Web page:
Defining what your free time is has been useful in our family because it also provides some kind of a time frame. If it’s a show: “OK guys, I will be done in an hour when this episode is over.” If it is a book: “Alright guys, I will be done when I get to chapter eight.” If it is a phone call, “I am going to talk to my dad for 30 minutes, and then we’ll head outside to play.” Not all guardians will choose to do this, but I tell them that they are free to check in with me during free time to check my “progress,” ha-ha.
Loose Schedule Planning
I prefer to make our schedules by activity, not by timeframe. I learned that we could stick to a regular time for “bedtime,” but my kids do not wake up at the same time every morning. Not even close. Even on school days, sometimes I have to wake them up, sometimes they wake up before the alarm goes off. The weekends? Who knows when they will wake up?
Because of the uncertain wake-up time, I cannot really plan exact times—except for bedtime. So, I started just listing what we do during the day, not what time we do it. Currently, during this wacky time of quarantine, our schedule is something like this: wake-up, breakfast, distance-learning lessons, free art or Legos, lunch, play in bedrooms with their millions toys—together or individually, outside time, free time/TV time: for kids and grown-ups, short walk “as a family,” dinner, baths, watch a show together “as a family” off to bed! I know it is not perfect, but it has worked well for us.
Different “Family-Time” Combinations
We also try to be mindful of the ways that we like to spend time as a family. I have discovered there are all these different combinations that the kids like. The two kids playing together, the two kids playing independently, one kid with both parents, one kid with one chosen parent, and, of course, our family of four hanging out.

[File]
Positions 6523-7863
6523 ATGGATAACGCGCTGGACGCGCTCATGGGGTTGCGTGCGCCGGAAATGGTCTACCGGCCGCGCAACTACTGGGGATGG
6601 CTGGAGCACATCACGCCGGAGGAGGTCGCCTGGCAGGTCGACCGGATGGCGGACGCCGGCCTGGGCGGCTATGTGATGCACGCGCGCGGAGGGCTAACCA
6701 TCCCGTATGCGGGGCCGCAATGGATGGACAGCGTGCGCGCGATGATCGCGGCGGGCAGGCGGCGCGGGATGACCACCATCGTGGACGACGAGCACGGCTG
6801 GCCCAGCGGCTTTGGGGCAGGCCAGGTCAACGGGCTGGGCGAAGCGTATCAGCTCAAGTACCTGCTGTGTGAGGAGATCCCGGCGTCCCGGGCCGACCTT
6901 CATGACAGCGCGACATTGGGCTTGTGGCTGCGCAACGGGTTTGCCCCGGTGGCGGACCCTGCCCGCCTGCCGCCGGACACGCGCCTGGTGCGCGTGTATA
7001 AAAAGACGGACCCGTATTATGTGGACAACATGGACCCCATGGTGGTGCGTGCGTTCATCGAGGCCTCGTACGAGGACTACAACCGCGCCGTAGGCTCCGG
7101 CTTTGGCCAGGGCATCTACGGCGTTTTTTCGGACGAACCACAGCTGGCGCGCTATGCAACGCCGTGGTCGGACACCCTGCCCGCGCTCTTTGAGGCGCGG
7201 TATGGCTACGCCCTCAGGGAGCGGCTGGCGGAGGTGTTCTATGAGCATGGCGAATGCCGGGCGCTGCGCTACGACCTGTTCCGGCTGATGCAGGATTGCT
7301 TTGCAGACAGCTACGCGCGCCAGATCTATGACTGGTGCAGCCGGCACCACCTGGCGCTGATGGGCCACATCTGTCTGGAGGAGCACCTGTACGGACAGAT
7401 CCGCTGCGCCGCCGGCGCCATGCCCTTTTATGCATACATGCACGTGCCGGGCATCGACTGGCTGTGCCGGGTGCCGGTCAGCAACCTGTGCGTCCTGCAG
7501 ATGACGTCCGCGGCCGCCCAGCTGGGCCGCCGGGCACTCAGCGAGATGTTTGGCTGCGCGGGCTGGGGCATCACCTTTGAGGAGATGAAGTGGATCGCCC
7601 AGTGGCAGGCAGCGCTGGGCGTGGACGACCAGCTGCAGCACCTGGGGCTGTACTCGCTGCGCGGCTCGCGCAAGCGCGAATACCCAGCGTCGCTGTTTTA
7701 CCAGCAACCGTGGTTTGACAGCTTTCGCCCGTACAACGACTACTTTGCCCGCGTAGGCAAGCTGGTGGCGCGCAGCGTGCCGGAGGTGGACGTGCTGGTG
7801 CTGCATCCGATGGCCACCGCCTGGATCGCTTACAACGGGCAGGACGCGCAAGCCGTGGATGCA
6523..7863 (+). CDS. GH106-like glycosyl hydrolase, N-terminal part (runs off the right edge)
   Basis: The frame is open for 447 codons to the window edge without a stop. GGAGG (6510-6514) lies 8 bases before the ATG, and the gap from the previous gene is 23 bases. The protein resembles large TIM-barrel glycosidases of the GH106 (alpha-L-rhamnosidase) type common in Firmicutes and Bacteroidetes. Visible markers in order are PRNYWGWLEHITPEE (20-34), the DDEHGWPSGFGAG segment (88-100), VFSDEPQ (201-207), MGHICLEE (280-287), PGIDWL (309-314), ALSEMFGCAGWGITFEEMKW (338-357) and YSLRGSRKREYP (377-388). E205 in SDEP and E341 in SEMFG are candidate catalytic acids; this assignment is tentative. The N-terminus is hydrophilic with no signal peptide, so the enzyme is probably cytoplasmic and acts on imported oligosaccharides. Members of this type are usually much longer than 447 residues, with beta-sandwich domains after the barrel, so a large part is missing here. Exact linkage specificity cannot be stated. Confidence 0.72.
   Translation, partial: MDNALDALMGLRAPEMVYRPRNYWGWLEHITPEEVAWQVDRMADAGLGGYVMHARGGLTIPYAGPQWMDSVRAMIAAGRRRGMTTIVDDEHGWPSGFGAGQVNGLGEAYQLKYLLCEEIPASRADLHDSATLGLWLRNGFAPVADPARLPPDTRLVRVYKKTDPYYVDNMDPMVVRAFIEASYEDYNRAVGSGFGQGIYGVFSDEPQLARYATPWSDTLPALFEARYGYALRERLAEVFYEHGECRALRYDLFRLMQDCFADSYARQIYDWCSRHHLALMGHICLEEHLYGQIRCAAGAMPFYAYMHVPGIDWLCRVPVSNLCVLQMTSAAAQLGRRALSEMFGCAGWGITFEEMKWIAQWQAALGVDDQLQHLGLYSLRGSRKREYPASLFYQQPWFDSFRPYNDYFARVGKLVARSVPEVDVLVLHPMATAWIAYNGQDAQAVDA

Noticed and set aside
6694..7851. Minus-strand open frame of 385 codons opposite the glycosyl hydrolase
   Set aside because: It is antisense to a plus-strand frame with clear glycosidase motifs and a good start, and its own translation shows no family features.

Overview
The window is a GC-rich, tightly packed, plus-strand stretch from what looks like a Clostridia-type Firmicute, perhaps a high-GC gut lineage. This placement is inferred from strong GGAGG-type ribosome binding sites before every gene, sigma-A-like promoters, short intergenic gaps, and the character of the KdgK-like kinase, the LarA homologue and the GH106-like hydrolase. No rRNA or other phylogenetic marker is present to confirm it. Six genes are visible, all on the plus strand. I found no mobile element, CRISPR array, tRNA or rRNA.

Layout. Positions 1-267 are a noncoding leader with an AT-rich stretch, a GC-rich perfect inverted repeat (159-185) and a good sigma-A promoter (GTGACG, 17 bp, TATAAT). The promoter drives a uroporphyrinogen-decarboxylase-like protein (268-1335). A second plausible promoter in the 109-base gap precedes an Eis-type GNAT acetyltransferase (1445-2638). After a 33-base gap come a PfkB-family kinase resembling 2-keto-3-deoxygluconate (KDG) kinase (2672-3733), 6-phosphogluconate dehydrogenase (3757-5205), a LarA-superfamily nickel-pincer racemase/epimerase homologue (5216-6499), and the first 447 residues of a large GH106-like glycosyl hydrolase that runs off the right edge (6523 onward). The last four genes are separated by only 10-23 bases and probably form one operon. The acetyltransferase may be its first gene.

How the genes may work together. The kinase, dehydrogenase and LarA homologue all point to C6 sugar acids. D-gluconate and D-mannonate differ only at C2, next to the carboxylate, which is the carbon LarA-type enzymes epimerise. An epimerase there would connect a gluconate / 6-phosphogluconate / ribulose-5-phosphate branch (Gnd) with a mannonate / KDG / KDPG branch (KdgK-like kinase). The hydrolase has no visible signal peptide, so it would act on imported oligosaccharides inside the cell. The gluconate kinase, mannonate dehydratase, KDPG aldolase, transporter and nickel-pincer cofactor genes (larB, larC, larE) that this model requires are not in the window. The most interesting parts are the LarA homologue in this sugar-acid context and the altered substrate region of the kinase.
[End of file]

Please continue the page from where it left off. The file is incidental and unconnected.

Nature has helped us with this. It seems our little guy wakes up earlier than sissy, so occasionally he gets some early-morning time with us. Even though we put them to bed at the same time, occasionally, we let our big girl sneak out and hang with us a little bit after her little brother falls asleep. We do our best to be mindful of our different family combinations. This also provides hidden pockets of free time for one or both parents.
I realize that our households and parenting situations all differ. You will find what is successful for your own family unit by trial and error. The main point I want to relay is, I was thrilled when I found that I could take small portions of free time when my children were awake! I tried for many years to wait until they went to bed at night, or wake up before they woke up in the morning. I was burning the candle at both ends by doing this.
In this time of quarantine, I would guess that many people are parenting more than they were before. Breaks for yourself, at least to me, seem more important than pre-quarantine times. I say with confidence that you are still a wonderful, doting parent even when you use these free little pockets of time to breathe and do what you enjoy! It might be fifteen minutes, or a luxurious hour, depending on what your kiddos are up to and into that day. I encourage you to tell your kids about what you are excited to do during free time that day: and do it! The next day, do it again. Build it into your family routine. Take that time for you when you are able, because like my beautiful mom used to say: “No one is just going to walk up to you and hand you what you want, honey.”
Wishing you all many pockets of adult free time to come.
Stephanie McCoy was born and raised in Portland, Oregon-where she still lives. She recently graduated with a Master’s in Education degree from Concordia University. In her free time: she likes to read and write, get outdoors, embrace her kiddos and husband, and watch travel documentaries.